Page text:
In both cases he should inspect the code to make sure that there are no NSA backdoors in it. But once this is established, there's also the risk of bugs caused by genuine mistakes. In that case, it's best to use an implementation that a lot of competent people looked at.
But that's all assuming that it's a production use-case.
If @angristan wants it eg. for educational purposes, as-simple-as-possible would be better than battle-harded.
The thing is, with crypto you often don't know you got it wrong until something really bad happens.
So I'd say, do roll your own crypto, but then don't use it for anything serious.
Your blog's HTTPS may be serious enough not to use own crypto, and your personal server's (or even your laptop's or raspi's) SSH definitely is serious enough.
>are you going to use Let's Encrypt anyway?
yeah, what's wrong with LetsEncrypt?
@Shamar CA certs get rotated every so often. Besides, what's the chance that Verizon and the like have such a private key? And then, what's the chance they're gonna risk burning it (as in: making people aware of it) by using it to inject ads?
The Web PKI is broken but it's still better than nothing.
And even if there weren't CAs and all certs in the world were self-signed, I'd still use HTTPS.
If you get rid of CAs and replace them with DNSSEC, you get incremental improvement, because now there's only one SPoF instead of 100, and the rest of the entities in the trust chain are scope-limited - they can only sign stuff under their domains.
Besides, for domain-validated certs, the CA model is bullshit, because only the registrar knows if it's really your domain or not.
With CAs, the registrar decides which domains you control, but then a CA has to guess or verify whether you really control that domain and whether to issue a cert.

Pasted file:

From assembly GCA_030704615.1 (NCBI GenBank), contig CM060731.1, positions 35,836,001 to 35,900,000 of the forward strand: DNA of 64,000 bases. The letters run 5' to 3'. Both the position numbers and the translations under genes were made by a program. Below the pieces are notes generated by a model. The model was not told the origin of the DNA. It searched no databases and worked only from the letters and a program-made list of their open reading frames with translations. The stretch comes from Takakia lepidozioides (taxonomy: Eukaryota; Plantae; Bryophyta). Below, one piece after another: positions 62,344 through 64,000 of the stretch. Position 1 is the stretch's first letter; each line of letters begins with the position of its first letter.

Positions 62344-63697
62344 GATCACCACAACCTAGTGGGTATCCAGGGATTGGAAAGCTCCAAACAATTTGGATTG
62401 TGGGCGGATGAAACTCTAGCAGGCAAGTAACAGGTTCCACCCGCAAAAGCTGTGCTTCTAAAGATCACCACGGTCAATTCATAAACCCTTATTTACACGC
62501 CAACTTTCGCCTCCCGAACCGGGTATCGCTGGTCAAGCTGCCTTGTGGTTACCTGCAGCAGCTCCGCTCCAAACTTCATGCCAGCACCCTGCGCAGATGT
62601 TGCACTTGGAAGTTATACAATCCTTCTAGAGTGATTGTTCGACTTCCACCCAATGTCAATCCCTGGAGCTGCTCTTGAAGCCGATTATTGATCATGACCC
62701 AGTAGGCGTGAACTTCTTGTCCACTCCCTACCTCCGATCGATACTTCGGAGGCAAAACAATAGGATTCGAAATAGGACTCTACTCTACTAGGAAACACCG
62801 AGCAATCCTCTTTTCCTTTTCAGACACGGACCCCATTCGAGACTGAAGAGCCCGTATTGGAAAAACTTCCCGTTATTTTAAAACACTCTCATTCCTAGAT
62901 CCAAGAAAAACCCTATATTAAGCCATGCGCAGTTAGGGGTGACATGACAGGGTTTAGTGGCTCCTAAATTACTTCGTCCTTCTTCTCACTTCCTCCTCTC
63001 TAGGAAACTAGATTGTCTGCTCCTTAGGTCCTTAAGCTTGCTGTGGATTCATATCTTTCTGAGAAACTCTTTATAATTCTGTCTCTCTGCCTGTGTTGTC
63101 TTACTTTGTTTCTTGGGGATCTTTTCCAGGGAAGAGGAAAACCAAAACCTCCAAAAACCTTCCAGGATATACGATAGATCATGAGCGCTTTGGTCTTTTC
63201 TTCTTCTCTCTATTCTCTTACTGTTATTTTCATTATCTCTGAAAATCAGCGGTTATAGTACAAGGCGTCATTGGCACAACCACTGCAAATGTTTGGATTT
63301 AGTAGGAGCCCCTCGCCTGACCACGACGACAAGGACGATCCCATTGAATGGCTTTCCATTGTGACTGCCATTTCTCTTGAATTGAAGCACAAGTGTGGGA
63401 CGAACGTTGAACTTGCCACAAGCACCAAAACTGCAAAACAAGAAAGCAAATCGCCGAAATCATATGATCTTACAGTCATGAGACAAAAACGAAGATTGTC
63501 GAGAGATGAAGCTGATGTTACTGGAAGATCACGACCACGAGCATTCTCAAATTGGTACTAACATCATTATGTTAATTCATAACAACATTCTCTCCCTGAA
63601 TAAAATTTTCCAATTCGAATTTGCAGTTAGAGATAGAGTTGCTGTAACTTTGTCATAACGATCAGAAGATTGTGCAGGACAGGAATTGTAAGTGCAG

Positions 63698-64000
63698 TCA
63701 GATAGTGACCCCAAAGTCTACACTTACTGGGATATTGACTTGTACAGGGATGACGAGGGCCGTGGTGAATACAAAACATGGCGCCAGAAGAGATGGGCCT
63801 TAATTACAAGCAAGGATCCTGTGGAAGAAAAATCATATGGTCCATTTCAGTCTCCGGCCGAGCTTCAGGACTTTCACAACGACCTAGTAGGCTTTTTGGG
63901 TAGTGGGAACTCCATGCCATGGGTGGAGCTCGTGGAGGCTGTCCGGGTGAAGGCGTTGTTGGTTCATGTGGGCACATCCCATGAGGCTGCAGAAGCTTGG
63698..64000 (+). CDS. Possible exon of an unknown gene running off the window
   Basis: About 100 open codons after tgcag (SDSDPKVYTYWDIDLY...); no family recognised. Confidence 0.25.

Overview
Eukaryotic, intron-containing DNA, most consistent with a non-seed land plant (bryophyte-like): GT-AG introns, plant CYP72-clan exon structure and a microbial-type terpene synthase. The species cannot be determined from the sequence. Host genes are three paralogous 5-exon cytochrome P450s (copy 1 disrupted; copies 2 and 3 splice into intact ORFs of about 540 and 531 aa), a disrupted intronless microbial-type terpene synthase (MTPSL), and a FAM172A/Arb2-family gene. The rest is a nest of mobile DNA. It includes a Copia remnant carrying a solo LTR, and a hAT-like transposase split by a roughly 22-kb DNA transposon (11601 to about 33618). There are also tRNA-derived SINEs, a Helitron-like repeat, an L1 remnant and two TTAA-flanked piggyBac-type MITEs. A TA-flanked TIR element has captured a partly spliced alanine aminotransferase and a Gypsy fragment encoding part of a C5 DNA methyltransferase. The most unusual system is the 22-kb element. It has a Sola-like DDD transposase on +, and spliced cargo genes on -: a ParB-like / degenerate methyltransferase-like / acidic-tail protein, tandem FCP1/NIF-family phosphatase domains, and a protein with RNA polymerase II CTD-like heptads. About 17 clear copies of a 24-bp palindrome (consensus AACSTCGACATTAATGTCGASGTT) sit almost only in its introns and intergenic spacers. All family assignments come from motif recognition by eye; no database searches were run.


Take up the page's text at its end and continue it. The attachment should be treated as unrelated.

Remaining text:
IMO CAs make sense only for organization-validated certs, i.e. ones which say "Some Bank Inc." with a full suing address.
@Shamar >WITHOUT CHANGING A SINGLE WIRE
ok, I see, so it either doesn't take any time or work to rewrite shitloads of code, and get thousands of people to agree on something different than what they've already agreed on, or it does time and work, but time and work are free?
@Shamar As for stacking patches over patches - yes, it's not a good long-term strategy. But it's gonna take some time to develop a replacement, and in the meantime it's better to people to use some stopgap solution, instead of running everything over unencrypted HTTP because "we're gonna be pwned anyway, why bother".
@Shamar I'd say that MOST usecases benefit from HTTPS
I think that you are mistaken on how CT operates. CAs submit certificates to CT logs that are signing them. A certificate is required to be signed by several trusted CT logs. An malicious party would have to compromise several logs run by various companies to effectively defeat them.
Yeah but you wouldn't use HTTPS to subvert your government, silly.
There are whole classes of attackers who don't have the power to subvert a CA. To defend from them, geopolitics aren't too relevant.
And again, nobody's saying HTTPS is an ultimate solution. Just that it's slightly better than unencrypted HTTP.
Your argument is like... because wearing a jacket won't protect me from temperatures of -80 celsius, I'm not gonna wear a jacket during winter at all.
And for caching, it leaves the decision up to the user, whether they want a secure connection, or a cached one.
Also, your previous arguments are IMO more likely make people feel hopeless and helpless because "HTTPS is broken anyway so there's no point using it, we're gonna be pwned anyway" instead of thinking critically.
They've subscribed to one simplistic, extreme view, and you're trying to make them think critically by what... pushing an opposite simplistic, extreme view?
The only reaction you're gonna get is "fuck you, everything you say is wrong".
>As I said, there ARE use cases for #HTTPS.
This is what you should've started with. But you only said it like 8 posts deep into the discussion.
Didn't say you should do nothing.
You could ask smart questions.
You could give them hints that will make them think.
But don't explicitly state something you know they cannot accept right now.
Or at least that's what I think would work, and that's what I'd try.
But I'm no expert.
Do whatever you want.
Telling people ridiculous stuff has the benefit of extending the Overton window.
The Overton Window is the range ideas broadly accepted by society. The theory is that saying things that are outside that range has the effect of expanding the range.
You'll say that I didn't read carefully. Maybe I didn't.
And you'll say that if people don't read carefully, it's their fault. Maybe it is.
But it's you who is trying to convince people, so if your strategy works only if they read carefully, and on average they actually don't, then that's a shitty strategy.
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